Conveyance by direction
Version Number: 2
Legislation: Stamp Duties Act 1923
Date Issued: 7 December 2018
Revenue Rulings do not have the force of law.
No liability to duty arises in relation to a conveyance or transfer of an interest in non-residential and non-primary production land (“qualifying land”) executed on or after 1 July 2018 (subject to the conveyance or transfer of an interest not arising from a contract of sale or other transaction entered into before 1 July 2018). Accordingly, only conveyances or transfers of an interest (including an assignment) in residential and primary production land remain liable to duty.
Further information regarding the phased reduction of the rates applicable to qualifying land from 7 December 2015 to 30 June 2018 is available in Information Circular 103.
The previously issued Revenue Ruling SDA009 [V1] described a change in RevenueSA’s practice where the person named in the transfer for the sale of land (“Transfer”) as the transferee (“Transferee”) is different from the person named in the contract for the sale of that land (“Contract”) as the Purchaser (“Purchaser”).
As previously advised in Revenue Ruling SDA009 [V1], in a majority of situations involving the sale of land, the Transferee named in the Transfer is the Purchaser named in the Contract. In such cases, duty is only imposed on the Transfer.
However, where the Purchaser and Transferee are not the same, it has previously been RevenueSA’s practice to require the production of certain further documentation to explain the difference.
RevenueSA has determined to further amend and update its practices from those advised in Revenue Ruling SDA009, as explained in this Ruling.
Letter of agency
In cases where a Contract was executed “and/or nominee” and the Transferee named in the Transfer was not the Purchaser named in the Contract, a letter of agency dated prior to the Contract, which authorised a person or entity to act on behalf of the Transferee in order to enter into the Contract on their behalf (“Letter of Agency”), was previously required. In such cases, duty was only imposed on the Transfer.
In cases where the Purchaser and the Transferee were not the same, and:
(i) the Contract was not executed by the Purchaser “and/or nominee”; or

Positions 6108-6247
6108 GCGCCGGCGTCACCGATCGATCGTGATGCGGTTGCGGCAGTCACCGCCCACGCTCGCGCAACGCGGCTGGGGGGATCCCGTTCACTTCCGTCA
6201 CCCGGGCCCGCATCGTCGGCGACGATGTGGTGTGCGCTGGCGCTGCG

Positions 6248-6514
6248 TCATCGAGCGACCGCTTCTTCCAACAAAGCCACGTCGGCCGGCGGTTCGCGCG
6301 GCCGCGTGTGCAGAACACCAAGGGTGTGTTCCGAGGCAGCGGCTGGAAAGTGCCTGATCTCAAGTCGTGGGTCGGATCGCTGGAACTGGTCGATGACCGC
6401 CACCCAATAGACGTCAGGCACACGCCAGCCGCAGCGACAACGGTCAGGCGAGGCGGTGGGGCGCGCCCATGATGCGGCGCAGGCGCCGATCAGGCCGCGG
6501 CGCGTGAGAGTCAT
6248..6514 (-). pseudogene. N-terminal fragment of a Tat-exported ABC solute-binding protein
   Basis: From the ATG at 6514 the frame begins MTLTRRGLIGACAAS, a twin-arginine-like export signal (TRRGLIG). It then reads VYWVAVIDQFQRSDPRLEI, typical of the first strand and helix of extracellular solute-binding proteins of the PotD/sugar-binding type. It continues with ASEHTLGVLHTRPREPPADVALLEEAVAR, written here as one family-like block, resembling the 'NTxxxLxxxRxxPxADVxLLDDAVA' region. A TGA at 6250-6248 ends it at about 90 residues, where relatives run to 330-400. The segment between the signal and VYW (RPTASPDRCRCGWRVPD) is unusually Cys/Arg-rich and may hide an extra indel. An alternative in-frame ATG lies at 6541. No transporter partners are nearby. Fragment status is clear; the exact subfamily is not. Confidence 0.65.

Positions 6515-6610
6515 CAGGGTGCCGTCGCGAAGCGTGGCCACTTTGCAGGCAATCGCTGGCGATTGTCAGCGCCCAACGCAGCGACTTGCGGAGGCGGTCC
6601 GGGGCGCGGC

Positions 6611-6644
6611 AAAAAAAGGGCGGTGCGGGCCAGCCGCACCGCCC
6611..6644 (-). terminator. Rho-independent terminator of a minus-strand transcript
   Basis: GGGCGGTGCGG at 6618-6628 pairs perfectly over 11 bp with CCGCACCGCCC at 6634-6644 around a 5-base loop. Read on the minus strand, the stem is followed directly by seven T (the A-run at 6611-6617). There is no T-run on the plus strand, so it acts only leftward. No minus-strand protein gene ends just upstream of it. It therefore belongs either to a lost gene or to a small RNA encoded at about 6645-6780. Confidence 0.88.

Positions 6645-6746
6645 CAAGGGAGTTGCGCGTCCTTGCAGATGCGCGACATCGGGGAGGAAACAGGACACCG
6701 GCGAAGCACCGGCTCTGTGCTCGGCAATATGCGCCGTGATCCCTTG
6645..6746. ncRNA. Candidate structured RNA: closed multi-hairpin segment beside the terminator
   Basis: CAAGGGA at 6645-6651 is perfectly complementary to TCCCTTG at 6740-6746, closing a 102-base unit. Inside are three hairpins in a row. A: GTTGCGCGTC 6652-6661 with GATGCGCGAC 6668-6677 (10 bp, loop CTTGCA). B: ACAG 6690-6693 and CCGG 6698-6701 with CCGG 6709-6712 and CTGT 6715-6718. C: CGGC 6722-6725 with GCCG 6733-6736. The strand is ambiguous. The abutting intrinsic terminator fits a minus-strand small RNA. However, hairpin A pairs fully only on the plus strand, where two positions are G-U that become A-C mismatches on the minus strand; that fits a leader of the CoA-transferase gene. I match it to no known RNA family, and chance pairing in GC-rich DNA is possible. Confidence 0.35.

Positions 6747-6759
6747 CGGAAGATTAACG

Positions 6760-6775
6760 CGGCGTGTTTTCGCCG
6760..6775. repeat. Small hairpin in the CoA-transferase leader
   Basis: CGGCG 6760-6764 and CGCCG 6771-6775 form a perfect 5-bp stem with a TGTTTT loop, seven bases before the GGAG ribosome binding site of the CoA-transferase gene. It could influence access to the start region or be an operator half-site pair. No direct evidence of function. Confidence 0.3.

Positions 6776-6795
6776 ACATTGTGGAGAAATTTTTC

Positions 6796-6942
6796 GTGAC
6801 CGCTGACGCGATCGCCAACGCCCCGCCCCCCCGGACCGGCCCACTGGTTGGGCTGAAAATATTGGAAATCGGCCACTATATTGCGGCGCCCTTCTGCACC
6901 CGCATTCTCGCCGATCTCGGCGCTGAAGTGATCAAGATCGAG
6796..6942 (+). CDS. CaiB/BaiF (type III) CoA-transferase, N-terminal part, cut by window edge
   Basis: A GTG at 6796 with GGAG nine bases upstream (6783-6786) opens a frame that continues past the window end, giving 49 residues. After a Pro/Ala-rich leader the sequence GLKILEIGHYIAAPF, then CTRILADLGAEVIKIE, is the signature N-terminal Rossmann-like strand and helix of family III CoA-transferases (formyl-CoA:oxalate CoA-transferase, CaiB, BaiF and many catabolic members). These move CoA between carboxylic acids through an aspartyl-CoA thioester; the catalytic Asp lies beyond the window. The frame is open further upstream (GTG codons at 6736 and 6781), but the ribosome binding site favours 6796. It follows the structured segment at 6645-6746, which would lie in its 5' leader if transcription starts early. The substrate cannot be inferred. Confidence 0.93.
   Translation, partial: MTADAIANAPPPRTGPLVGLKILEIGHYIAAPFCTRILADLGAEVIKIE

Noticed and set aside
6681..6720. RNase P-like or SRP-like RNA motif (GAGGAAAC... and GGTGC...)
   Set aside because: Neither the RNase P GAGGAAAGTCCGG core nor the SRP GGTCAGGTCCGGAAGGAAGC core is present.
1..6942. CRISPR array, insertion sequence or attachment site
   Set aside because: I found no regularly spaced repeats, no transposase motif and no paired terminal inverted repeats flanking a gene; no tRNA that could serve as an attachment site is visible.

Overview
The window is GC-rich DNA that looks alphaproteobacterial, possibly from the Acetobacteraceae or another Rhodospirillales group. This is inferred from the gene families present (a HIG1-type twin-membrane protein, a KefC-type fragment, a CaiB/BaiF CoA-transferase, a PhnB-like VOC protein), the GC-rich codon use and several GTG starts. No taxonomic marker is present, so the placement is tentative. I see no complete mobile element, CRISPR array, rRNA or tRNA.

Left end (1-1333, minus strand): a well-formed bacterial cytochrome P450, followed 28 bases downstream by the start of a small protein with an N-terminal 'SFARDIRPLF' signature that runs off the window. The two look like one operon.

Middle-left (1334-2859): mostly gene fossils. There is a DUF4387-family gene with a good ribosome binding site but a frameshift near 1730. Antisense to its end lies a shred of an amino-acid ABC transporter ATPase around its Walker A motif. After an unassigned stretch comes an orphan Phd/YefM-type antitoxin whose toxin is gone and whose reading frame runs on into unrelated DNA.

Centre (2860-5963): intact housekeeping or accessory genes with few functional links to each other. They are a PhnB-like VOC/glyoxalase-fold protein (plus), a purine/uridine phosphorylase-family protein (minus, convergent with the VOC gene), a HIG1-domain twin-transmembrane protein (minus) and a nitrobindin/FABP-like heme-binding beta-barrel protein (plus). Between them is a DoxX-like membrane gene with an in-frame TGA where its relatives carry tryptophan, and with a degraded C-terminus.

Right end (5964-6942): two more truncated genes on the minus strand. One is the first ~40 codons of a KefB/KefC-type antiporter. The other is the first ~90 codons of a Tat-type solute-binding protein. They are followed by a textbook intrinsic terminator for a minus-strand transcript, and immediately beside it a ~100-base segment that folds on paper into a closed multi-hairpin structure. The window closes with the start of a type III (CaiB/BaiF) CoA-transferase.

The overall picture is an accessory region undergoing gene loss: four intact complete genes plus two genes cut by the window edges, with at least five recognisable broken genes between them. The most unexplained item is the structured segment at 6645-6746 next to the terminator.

(ii) no Letter of Agency predating the Contract existed; or
(iii) the Letter of Agency post-dated the Contract;
an assignment, which assigns the Purchaser’s interest in the Contract to the Transferee (“Assignment”), was previously required.
In such cases, duty was charged on both (i) the Assignment, calculated on the greater of the consideration paid for the Assignment or the full market value of the interest assigned and (ii) the Transfer, on the full market value of the land conveyed. In the majority of situations, the amount assessed on the Assignment would be equal to the deposit paid by the Purchaser under the Contract.
As advised in Revenue Ruling SDA009 [V1], RevenueSA amended these practices and no longer requires production of a Letter of Agency or an Assignment in the above circumstances where a Direction has been provided.
RevenueSA also acknowledges that the Purchaser under a Contract has a common law right (subject to anything to the contrary in the contract) to direct the vendor to transfer the land at settlement to any person or entity the Purchaser desires. This common law right exists irrespective of whether the Purchaser has executed the Contract “and/or nominee” or not. RevenueSA also accepts that an assignee under an Assignment may also have the right to direct the vendor under the Contract that has been assigned to transfer the land at settlement to any person or entity the assignee desires.
What is a Direction?
A Direction may be given by the Purchaser to the vendor, directing the vendor to transfer the property to the Transferee. A Direction is addressed to the vendor. The Direction is executed by the Purchaser and is not required to be signed by any other party. It is expected in most situations that a Direction will not include any reference to a deposit or reimbursement of a deposit, reimbursement for other costs incurred or payment of a premium. If the Direction does include a reference to a payment of any amount to the Purchaser by the Transferee and/or includes the Transferee as a party to the Direction, then that instrument may constitute an Assignment or possibly evidence a subsale of the land or a part of it.
Subject to that and the discussion below, a Direction is not liable to duty on the basis that the Purchaser is merely exercising its common law right to direct the transfer of the property.
Example of a Direction
Although in a general sense Directions can take many shapes and forms and even be verbal, for the purposes of ensuring the appropriate amount of stamp duty is paid, RevenueSA expects that contemporaneous written evidence is retained and is available to be produced to RevenueSA to support the claim that a Transfer is pursuant to a Direction.